Hooniverse Asks- Do You Expect the Courtesy Wave?

courtesy wave
Let’s say you’re cruising down the freeway, traffic’s a little heavy and there’s someone with their signal on, dutifully waiting for an opportunity to merge into your lane to make a quickly approaching transition. Being the attentive type, and respecting their use of proper signaling, you ease up on the gas to create a space for them, which they quickly enter. Then comes the moment that might just make or break your whole day: the courtesy wave. Sure enough, you see through the other car’s back window a hand go up and a quick wave of thanks. Phew.
Or maybe you don’t and it doesn’t matter to you, you just move on with your life. Our society is structured on such common courtesies. They act like the glue that holds us together, lest we kill one another out of frustration over minor slights. What’s your take on the courtesy wave, is that still both a nicety, and an important unwritten contract between drivers? Or, is it a legacy of a more genteel but long bygone era?
Image: beautybybeccarod

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  1. PotbellyJoe★★★★★ Avatar

    In NJ you don’t really let people in unless it’s clear that it wasn’t their fault that they are in the wrong lane. Therefore if a window goes down and a hand comes out of it, I’m not expecting a thank you.
    To be fair, we are fairly judicious at merges where you go every other car from each lane. If someone screws it up, they are more times than not a teenager, a New Yorker, or trying to get ahead of the person from Pennsylvania.

    1. Sjalabais Avatar

      I’ve had several educational experiences in slow moving traffic where people wouldn’t want to let me merge in the righteous, principal way of (one from this lane, one from that lane). It always helps to be the one who is not afraid of getting marks and dings on the car.

      1. nanoop Avatar

        Yeah, they are overwhelmed by density, easily. I had people behind me honking because I crawled so slow into the merging area that TWO cars could merge in.
        I suck at hitting an apex, but I am a star when it’s about general average speed of traffic!

  2. Maymar Avatar

    Yes, always. I mean, I try and show a modicum of courtesy if the other driver isn’t obviously either a selfish ass or completely brain-dead, so I get a little irritated if I don’t get the wave back.
    On a quasi-related note, around here, we have a handful of Wendy’s and Tim Hortons integrated into one building – usually with drive-thrus on opposing sides of the building. I was in line for Tims yesterday

    1. mzszsm Avatar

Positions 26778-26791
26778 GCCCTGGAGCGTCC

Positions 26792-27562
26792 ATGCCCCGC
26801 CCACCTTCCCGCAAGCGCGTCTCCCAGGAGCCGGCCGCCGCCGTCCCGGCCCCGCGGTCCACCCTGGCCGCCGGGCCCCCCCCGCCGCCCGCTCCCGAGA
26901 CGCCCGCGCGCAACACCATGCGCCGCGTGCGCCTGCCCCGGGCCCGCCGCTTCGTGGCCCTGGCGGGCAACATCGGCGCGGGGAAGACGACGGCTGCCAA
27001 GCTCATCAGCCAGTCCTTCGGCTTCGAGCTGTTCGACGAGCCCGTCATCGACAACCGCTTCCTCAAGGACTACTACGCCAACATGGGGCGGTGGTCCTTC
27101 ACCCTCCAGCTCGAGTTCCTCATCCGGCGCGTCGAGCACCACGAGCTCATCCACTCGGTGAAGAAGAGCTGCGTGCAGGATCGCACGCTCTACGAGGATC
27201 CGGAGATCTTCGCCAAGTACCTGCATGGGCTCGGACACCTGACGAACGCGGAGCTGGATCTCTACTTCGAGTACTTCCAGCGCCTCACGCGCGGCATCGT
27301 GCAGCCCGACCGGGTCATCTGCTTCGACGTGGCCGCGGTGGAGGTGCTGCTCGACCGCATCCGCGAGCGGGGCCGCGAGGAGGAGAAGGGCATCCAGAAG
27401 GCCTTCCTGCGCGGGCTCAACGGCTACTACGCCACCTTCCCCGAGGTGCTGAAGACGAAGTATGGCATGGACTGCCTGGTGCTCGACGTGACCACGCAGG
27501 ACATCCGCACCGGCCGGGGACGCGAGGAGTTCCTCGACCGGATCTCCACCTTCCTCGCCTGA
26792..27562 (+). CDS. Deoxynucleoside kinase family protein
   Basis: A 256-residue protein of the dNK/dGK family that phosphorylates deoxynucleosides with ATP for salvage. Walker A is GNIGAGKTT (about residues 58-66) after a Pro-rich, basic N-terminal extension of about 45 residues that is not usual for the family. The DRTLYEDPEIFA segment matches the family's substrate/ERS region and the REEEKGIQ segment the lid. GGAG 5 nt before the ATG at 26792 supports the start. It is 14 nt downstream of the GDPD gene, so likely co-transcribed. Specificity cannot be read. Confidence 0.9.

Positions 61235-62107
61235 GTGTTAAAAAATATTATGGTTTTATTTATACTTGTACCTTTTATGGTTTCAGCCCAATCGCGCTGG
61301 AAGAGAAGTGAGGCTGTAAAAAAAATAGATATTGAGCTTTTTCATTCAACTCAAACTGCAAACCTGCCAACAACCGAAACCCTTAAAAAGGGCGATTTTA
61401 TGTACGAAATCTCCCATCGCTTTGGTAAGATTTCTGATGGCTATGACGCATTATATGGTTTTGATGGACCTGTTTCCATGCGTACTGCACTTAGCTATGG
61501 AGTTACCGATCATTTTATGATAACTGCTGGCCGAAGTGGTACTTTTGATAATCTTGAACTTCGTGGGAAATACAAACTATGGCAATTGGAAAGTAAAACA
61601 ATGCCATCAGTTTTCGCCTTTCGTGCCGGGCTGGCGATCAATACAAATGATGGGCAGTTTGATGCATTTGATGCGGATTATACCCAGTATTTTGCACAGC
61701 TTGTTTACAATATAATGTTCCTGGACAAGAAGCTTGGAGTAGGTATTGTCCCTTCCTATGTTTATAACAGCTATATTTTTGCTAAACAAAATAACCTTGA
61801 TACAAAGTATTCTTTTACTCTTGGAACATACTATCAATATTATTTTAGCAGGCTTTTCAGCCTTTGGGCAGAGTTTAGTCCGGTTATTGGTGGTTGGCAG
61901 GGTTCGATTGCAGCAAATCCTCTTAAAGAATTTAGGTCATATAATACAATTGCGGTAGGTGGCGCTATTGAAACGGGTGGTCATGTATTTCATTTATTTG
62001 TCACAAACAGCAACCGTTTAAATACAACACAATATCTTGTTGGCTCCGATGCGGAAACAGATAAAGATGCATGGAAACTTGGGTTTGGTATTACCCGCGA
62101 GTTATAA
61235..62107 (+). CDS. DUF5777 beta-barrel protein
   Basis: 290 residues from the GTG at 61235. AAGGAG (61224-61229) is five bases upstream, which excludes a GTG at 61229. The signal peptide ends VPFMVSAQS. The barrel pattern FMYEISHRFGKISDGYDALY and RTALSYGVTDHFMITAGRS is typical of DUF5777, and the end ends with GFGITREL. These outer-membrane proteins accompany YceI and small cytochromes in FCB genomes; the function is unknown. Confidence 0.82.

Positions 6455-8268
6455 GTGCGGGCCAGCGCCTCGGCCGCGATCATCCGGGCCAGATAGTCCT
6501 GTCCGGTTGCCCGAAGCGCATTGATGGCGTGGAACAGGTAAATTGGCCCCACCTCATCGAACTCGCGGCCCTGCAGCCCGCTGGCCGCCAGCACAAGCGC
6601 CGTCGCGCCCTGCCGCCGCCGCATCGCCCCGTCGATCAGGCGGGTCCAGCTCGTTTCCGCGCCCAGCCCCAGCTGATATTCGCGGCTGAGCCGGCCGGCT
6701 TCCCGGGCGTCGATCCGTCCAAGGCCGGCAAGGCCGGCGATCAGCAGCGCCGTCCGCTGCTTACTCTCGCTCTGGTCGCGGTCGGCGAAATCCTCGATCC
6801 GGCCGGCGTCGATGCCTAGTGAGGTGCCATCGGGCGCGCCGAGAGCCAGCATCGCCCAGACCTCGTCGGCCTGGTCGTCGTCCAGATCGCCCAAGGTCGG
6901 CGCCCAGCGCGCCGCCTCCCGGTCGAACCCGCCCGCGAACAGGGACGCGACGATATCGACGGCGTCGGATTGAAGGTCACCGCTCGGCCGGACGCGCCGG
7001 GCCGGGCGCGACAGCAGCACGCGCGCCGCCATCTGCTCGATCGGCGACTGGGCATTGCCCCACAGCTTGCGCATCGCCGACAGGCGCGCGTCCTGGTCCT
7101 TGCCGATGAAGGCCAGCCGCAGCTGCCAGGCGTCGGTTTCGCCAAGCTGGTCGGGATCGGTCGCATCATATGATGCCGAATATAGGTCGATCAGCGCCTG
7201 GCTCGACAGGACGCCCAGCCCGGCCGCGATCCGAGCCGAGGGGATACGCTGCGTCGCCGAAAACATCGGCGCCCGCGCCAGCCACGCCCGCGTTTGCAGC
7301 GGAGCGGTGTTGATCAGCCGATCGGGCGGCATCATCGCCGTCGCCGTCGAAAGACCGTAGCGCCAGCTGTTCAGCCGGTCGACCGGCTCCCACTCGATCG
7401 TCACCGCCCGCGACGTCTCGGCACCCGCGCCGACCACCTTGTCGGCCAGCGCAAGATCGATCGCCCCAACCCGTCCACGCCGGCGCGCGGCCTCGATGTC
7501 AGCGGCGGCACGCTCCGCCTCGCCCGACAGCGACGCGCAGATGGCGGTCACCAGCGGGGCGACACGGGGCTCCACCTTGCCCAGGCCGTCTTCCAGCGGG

Oh man I only got a thank wave you yesterday. There was a van leaving a parking spot and cause it was tall I saw that when it left there was a car waiting on the other side. Both that driver and I were unsure who had stopped there to wait first. I asked my wife, he looked to be talking to his wife too, it was sort of awkward. Then I noticed someone a bit behind him and closer to the store entrance turn on the reverse lights and point frantically. He notices, backs-up, and waves. I took the spot I had been waiting for. I was really relieved, my wife thought it was funny, I guess she does war in the parking lots of the midwest more often than me and has thicker skin.

    2. Batshitbox Avatar

      Wendy’s and Tim Hortons integrated into one
      Is that called a Wendy-Ho?

  3. Moparmann Avatar

    While driving my Dad around one day, I let guy in who had been frozen out by a number of drivers in front of me. When he drove off without so much as anything resembling gratitude, I sarcastically said “Well, thank you very much!” My Dad asked me “did you let him out because you wanted him to thank you, or did you let him out because you hope someone would do the same for you?” Looking at it from that perpective changed my whole outlook! Now, if they wave/thanks/or not, I go on my happy way! 🙂

    1. Sjalabais Avatar

      Well, that’s a nice attitude, but we humans are communicative in everything we do. The effort necessary to thank someone for this kind of attention is close to zero, it costs nothing. And I’d also interpret a “thank”-wink as a confirmation of: “Yes, I’d do the same for you, fellow driver”.
      Thus, I respectfully disagree.

  4. dukeisduke Avatar

    Well, it depends on whether I’m doing someone a favor, like holding a line of traffic on a two-lane road so an oncoming driver can make a left turn (I do that occasionally) or letting someone out of a parking lot into traffic, versus just not violating the law (like waiting in a line of traffic and not blocking an intersection). I do get annoyed when I do someone a favor and don’t get a wave.